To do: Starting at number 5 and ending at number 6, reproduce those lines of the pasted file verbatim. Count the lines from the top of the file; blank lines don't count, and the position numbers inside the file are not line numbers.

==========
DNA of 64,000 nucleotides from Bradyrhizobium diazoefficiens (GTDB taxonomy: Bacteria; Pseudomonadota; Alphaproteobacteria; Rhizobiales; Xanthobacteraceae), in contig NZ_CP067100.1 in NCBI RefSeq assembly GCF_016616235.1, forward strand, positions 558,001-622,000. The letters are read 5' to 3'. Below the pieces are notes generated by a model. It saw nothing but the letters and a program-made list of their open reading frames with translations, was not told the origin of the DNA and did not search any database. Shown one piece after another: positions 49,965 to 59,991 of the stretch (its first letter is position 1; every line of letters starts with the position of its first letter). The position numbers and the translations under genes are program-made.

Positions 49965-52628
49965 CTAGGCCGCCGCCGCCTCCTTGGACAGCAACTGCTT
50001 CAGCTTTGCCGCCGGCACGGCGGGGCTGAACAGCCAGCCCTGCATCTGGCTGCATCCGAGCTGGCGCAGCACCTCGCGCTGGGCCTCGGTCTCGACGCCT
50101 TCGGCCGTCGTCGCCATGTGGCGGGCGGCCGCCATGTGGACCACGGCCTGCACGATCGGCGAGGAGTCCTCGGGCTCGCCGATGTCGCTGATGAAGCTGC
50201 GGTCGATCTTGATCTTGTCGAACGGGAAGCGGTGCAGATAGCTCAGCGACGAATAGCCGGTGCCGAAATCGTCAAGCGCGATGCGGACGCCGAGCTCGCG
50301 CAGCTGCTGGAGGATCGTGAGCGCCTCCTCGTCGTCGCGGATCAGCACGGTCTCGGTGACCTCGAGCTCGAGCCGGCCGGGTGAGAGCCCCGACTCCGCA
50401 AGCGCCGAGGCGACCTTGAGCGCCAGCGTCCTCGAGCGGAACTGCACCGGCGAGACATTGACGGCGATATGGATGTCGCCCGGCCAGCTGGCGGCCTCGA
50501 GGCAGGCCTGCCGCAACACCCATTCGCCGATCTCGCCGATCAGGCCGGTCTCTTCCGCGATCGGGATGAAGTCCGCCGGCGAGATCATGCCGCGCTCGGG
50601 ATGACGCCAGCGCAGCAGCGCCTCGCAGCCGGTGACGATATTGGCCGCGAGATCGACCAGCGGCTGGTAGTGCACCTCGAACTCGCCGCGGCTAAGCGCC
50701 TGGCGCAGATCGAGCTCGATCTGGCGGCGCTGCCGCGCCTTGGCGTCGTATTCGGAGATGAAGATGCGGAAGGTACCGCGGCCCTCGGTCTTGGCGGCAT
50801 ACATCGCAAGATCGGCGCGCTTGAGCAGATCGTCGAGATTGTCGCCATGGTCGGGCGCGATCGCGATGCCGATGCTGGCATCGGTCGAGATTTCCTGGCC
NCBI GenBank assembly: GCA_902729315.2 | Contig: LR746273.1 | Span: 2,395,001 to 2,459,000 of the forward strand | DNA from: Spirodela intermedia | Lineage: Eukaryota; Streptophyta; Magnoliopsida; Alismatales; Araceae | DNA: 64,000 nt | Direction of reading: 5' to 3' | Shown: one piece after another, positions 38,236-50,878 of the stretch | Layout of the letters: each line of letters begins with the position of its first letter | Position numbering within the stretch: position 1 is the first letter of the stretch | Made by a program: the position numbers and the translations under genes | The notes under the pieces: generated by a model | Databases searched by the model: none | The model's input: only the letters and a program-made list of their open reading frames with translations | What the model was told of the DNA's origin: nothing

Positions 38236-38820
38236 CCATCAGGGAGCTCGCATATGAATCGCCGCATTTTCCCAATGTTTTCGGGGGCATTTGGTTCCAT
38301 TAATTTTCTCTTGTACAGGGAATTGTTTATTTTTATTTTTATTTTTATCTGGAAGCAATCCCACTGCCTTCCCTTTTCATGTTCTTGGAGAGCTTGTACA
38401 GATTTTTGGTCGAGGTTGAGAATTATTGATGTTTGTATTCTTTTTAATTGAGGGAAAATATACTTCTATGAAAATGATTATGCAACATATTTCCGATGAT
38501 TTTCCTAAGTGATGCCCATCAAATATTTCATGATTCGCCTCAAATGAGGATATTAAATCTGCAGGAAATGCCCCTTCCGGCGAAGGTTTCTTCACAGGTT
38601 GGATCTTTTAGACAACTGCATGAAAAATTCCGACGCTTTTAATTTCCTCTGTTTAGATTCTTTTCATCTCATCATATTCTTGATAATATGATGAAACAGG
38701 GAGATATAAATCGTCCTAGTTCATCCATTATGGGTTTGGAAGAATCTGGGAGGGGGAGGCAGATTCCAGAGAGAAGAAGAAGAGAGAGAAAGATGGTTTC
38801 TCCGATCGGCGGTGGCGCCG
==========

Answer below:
50101 TCGGCCGTCGTCGCCATGTGGCGGGCGGCCGCCATGTGGACCACGGCCTGCACGATCGGCGAGGAGTCCTCGGGCTCGCCGATGTCGCTGATGAAGCTGC
50201 GGTCGATCTTGATCTTGTCGAACGGGAAGCGGTGCAGATAGCTCAGCGACGAATAGCCGGTGCCGAAATCGTCAAGCGCGATGCGGACGCCGAGCTCGCG